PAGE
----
Parivrttaikapada Sirsasana and the Core of Self, Part Two

Before we continue with the second half of Parivrttaikapada Sirsasana (Twisted Split-Legged Headstand), I would like to relate a brief story to you.  This past week I have been engaged in a seven-day fast, consisting of green tea, water, diluted fruit juices, and daily super food greens in warm water.  A seven day fast is not to be taken lightly, so if you have not experienced a three day fast at a minimum, please never attempt one.  If you choose to, please seek out professional advice and make a visit to your doctor first.

And on the seventh day…I wasn’t hungry

Today is the seventh day of my fast.  I rose before the dawn and dressed in warm clothes before going outside to begin a deep three hour meditation.  I timed it so that as I sat facing East, I would be just opening my eyes again as the sun cleared the ridge of the mountain on the far side of town.  Somewhere in time between the beginning and the end (I can’t be sure) my breathing changed all on its own.  From one breath to the next, I stopped breathing with my body and began to breathe with my Spirit.  My next inhale lasted an eternity, and I literally felt myself breathing in the world around me – flashes of thoughts, emotions, places I have never been…and then the exhale!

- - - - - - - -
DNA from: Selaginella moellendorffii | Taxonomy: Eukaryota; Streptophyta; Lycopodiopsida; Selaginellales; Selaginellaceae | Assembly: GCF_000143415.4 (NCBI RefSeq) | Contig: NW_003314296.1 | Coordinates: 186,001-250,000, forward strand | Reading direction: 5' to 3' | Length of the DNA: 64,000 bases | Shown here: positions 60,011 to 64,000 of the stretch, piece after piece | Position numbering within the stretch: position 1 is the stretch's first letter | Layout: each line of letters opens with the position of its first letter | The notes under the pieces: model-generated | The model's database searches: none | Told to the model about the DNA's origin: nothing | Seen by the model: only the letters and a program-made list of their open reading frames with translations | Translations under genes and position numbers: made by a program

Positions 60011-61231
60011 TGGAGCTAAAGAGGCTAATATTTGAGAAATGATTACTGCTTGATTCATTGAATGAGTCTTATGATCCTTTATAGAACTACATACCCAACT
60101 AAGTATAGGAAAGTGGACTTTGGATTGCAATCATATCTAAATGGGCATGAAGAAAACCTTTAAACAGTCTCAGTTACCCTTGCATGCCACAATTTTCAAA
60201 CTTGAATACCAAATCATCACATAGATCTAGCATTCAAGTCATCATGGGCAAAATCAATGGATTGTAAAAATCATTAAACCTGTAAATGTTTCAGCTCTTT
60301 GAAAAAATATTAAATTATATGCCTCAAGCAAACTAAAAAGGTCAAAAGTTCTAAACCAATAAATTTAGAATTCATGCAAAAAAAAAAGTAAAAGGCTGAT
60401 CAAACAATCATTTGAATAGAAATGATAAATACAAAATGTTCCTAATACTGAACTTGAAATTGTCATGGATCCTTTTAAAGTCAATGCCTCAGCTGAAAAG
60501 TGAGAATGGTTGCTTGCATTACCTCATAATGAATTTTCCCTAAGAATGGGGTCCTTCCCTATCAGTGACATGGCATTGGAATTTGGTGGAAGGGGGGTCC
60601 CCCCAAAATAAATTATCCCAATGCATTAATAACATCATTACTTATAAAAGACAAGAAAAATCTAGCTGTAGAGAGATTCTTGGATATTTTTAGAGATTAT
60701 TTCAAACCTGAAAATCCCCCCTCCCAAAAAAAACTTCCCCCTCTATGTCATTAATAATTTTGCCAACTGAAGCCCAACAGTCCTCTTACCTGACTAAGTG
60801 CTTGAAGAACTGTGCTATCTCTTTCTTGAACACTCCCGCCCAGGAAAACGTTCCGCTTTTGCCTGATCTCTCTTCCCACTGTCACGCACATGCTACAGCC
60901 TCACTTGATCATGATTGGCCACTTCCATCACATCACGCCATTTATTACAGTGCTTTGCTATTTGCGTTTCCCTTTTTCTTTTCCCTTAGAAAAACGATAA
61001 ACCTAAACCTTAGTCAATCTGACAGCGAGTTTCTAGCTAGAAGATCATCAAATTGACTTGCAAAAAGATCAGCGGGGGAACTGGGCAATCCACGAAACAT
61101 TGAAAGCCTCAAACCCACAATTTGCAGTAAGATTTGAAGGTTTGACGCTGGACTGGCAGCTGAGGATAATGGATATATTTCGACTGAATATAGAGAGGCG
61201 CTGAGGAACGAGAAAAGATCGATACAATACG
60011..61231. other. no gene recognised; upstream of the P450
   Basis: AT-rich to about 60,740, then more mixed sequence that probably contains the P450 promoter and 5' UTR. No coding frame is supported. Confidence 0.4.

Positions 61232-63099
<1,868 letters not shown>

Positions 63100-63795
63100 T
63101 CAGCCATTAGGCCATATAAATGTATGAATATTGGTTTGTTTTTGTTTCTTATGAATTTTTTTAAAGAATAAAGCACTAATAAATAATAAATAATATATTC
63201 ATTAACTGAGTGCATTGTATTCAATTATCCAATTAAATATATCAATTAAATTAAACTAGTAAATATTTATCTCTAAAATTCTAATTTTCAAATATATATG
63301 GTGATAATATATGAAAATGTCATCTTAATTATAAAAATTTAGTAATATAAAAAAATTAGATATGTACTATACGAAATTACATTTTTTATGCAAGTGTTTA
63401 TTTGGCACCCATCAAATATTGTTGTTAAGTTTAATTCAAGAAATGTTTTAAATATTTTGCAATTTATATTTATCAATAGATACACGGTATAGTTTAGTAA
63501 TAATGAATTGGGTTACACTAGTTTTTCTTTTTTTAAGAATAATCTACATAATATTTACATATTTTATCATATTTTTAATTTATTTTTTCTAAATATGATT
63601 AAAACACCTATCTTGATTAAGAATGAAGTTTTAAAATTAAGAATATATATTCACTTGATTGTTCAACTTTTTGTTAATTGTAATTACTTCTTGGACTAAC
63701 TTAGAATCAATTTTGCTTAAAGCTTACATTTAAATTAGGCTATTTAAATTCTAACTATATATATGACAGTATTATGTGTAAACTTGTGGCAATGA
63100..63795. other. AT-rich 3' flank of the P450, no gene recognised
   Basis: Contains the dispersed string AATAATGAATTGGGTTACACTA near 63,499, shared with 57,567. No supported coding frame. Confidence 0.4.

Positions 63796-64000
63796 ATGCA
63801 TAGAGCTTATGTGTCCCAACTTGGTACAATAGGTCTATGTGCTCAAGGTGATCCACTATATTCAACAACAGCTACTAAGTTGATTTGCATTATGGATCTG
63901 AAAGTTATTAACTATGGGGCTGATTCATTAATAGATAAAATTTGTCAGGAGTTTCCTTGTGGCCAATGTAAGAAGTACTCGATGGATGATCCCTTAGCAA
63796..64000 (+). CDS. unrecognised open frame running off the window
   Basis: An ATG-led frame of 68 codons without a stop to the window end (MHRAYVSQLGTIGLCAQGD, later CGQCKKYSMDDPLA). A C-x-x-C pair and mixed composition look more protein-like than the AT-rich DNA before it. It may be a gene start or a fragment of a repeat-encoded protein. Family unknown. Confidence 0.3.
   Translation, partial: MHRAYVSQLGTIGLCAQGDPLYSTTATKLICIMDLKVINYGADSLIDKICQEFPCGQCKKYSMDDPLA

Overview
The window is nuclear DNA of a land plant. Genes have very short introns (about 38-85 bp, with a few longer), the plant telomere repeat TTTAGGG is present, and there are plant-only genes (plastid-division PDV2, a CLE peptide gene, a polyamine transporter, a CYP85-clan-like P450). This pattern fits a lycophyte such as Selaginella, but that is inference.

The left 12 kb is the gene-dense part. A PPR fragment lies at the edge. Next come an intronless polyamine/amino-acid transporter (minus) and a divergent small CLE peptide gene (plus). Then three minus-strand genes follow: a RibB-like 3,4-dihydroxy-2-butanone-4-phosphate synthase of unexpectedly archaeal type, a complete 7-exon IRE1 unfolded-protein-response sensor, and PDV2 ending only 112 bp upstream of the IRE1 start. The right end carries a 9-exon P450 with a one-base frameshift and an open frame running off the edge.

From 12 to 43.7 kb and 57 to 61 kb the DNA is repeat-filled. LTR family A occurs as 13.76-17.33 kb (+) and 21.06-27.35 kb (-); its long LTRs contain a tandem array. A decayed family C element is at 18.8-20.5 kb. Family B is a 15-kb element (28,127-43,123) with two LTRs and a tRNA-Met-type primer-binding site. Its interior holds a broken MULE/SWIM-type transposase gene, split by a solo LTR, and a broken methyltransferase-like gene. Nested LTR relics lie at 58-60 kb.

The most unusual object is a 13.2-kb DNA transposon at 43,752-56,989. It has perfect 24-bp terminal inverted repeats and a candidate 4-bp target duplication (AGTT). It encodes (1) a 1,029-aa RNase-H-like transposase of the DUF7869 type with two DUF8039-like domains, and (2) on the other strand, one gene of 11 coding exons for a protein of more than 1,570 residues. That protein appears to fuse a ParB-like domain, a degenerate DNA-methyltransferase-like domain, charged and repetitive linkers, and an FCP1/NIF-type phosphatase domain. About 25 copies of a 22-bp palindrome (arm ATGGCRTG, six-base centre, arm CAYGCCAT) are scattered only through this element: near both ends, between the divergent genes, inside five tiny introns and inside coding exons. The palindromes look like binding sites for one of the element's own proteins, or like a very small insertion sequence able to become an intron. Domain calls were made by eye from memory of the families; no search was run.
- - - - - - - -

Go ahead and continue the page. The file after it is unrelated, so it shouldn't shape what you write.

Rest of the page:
There are no words…

The exhale lasted for eternity squared; if there can be such a thing.  I flowed out with that breath and into the universe.  I was nowhere, and I was everywhere.  I had always dreamt in a moment such as this, I would visit the planets and distant stars, but I didn’t need to, I became the planets, I became everything. I felt The All – inside somehow and yet outside somehow.  I am not ashamed to tell you that as I write this, tears of joy are falling from my eyes at the residual vibrations and emotion.  There are no words to truly describe the feeling.

This transcendental experience ended abruptly with one of my neighbours who is an early riser shaking my shoulder.  According to him, he shook me because he honestly thought I had completely stopped breathing.  In seven minutes (the time it took my neighbour to smoke his cigarette), he did not see me exhale a single frosty breath in the pre-dawn air.  I wasn’t upset, I honestly didn’t even care.  My whole form was vibrating from the experience, and it was several hours before it subsided.

Now where were we? On Wednesday, we left off with a few exercises to help loosen and stretch the spine while feeling grounded, allowing our central channel to be a conduit for energy flowing from the Earth to the sky.  Today we will move onto performing Parivrttaikapada Sirsasana and the two ‘stepping stone’ poses to get us there safely.  Again, a word of caution:  Please be sure you can maintain a headstand without support for a reasonable amount of time (at least thirty seconds – a minute is better) before attempting this full sequence.

Headstand into Twisted Headstand